enhancing ecotourism’s role in changing the attitudes and practices of the mainstream tourism
sector, and encouraging synergetic efforts to positively influence tourism stakeholders.
• To encourage the ecotourism industry to operate with integrity to protect and promote tangible
and intangible cultural heritage and living cultures, and to preserve and celebrate the multitude of
unique cultural, social, religious and spiritual elements of local and Indigenous communities
around the world.

The International Ecotourism Society - www.ecotourism.org

Oslo Statement on Ecotourism | August 2007 6

Through disseminating information and providing resources on ecotourism principles and practices,
and highlighting current trends in ecotourism and sustainable travel, TIES will continue to educate
and positively influence tourists, tourism professionals and the industry at large. TIES is committed
to promoting and assisting new and existing national and regional ecotourism associations and to
furthering the development of worldwide ecotourism networks that will channel resources to where
most needed.

As part of our efforts to strengthen the global ecotourism community, TIES will release a public
statement that outlines our new commitment to incorporating the key issues addressed at GEC07
into our organizational structure and strategies, and develop an Ecotourism Handbook based on the
Oslo Statement on Ecotourism.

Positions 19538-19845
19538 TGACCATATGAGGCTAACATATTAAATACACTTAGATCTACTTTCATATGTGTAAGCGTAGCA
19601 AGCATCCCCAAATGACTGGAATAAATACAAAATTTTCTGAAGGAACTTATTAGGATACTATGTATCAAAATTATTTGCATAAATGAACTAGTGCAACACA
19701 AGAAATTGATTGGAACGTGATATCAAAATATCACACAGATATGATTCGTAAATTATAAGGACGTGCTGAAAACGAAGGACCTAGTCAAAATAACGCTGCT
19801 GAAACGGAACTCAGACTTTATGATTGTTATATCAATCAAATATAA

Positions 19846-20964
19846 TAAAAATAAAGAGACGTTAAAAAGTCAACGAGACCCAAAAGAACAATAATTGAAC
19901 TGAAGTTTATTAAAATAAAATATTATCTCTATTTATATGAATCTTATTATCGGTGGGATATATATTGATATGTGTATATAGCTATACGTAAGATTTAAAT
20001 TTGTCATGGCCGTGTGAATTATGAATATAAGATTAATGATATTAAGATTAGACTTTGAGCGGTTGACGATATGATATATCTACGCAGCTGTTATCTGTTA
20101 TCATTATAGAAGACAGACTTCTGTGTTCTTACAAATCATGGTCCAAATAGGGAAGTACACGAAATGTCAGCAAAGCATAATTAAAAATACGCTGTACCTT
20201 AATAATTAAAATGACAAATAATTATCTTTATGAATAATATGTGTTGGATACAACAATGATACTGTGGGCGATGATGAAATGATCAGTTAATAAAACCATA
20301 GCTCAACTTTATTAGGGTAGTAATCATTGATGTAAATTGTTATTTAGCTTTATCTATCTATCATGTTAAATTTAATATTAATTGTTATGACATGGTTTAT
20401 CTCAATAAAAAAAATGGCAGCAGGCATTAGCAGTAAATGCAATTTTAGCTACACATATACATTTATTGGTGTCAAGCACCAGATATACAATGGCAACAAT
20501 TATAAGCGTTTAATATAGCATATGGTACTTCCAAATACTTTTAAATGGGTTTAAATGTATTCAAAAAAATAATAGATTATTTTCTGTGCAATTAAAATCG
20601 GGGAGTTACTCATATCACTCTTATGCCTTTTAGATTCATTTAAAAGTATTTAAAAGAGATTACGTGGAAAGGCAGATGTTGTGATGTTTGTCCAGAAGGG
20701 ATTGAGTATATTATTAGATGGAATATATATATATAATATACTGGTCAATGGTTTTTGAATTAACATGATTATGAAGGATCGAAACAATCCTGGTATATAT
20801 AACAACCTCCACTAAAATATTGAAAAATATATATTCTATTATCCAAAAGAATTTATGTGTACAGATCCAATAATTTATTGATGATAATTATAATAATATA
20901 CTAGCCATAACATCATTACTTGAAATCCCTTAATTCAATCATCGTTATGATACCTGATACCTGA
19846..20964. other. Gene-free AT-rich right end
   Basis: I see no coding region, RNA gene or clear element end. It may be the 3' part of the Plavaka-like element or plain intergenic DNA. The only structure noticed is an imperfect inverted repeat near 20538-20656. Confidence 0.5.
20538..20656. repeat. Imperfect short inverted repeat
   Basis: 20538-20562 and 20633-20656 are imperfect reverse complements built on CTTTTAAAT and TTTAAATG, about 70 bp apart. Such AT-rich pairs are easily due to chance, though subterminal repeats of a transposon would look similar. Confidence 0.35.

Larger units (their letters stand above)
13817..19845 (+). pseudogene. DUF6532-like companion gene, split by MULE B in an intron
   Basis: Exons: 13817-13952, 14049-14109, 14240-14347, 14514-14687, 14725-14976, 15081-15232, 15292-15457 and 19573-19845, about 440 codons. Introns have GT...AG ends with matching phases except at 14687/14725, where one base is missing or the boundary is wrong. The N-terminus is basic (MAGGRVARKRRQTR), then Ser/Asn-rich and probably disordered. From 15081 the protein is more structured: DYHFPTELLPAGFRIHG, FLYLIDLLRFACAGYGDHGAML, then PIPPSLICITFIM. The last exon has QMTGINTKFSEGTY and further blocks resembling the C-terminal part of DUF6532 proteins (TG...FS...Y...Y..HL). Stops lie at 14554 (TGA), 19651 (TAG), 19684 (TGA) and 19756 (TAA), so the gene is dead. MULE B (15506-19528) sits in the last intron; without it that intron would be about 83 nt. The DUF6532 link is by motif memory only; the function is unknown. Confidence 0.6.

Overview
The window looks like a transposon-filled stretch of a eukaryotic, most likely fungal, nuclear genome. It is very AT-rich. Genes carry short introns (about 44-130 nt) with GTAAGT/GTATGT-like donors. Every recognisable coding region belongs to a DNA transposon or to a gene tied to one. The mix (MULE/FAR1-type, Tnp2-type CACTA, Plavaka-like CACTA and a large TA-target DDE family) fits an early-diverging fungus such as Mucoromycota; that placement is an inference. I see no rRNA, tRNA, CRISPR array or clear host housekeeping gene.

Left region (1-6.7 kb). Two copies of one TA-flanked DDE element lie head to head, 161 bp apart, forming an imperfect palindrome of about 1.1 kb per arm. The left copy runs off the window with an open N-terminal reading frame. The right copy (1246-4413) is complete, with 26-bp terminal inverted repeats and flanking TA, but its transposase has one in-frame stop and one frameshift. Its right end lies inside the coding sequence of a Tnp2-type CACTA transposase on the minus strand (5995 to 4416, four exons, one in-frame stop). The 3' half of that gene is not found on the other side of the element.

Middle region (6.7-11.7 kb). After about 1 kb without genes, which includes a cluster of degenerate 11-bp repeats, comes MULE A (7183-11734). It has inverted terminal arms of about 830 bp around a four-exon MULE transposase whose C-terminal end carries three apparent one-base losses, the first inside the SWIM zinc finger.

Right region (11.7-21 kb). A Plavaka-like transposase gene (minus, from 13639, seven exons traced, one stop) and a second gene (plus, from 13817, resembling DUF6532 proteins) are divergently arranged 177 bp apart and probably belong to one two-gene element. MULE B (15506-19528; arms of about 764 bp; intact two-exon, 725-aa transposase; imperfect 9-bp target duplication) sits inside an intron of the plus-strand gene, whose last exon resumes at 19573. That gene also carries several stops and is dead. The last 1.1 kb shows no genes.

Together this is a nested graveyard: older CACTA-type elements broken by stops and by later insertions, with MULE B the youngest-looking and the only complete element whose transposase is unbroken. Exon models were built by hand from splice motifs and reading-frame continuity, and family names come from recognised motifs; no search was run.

TIES’ definition of ecotourism (Adopted in 1990; www.ecotourism.org)
TIES members are required to sign the following Code of Conduct – “We agree that ecotourism is responsible travel
to natural areas that conserves the environment and improves the well-being of local people, and further agree that
we will undertake to adhere to the principles of ecotourism as outlined below:
- Minimize impact
- Build an environmental and cultural awareness and respect
- Provide positive experiences for both visitors and hosts
- Provide direct benefits for conservation
- Provide financial benefits and empowerment for local people
- Raise sensitivity to host countries' political, environmental, and social climate”
TIES is in the process of renewing this Code of Conduct to include principles outlining commitment to reducing
carbon footprint.
The workshops at GEC07 were organized under the following four main themes:
Theme I: Ecotourism and Local Sustainable Development
Theme II: Ecotourism and Nature Conservation
Theme III: Communication, Education and Global Branding for Ecotourism
Theme IV: Critical Issues and Current Trends in Ecotourism.
According to IFAT, the International Fair Trade Association (www.ifat.org), Fair Trade is “a trading partnership,
based on dialogue, transparency and respect, that seeks greater equity in international trade,” and its core principles
include: fair economic opportunities, transparency and accountability, capacity building, gender equity, a safe and
healthy working environment, labor rights, and responsible use of natural resources.
International guidelines for activities related to sustainable tourism development in vulnerable terrestrial, marine and
coastal ecosystems and habitats of major importance for biological diversity and protected areas, including fragile
riparian and mountain ecosystems (Adopted in 2004; www.cbd.int/programmes/socio-eco/tourism/guidelines.asp).

The International Ecotourism Society - www.ecotourism.org

7 August 2007 | Oslo Statement on Ecotourism

The International Ecotourism Society - www.ecotourism.org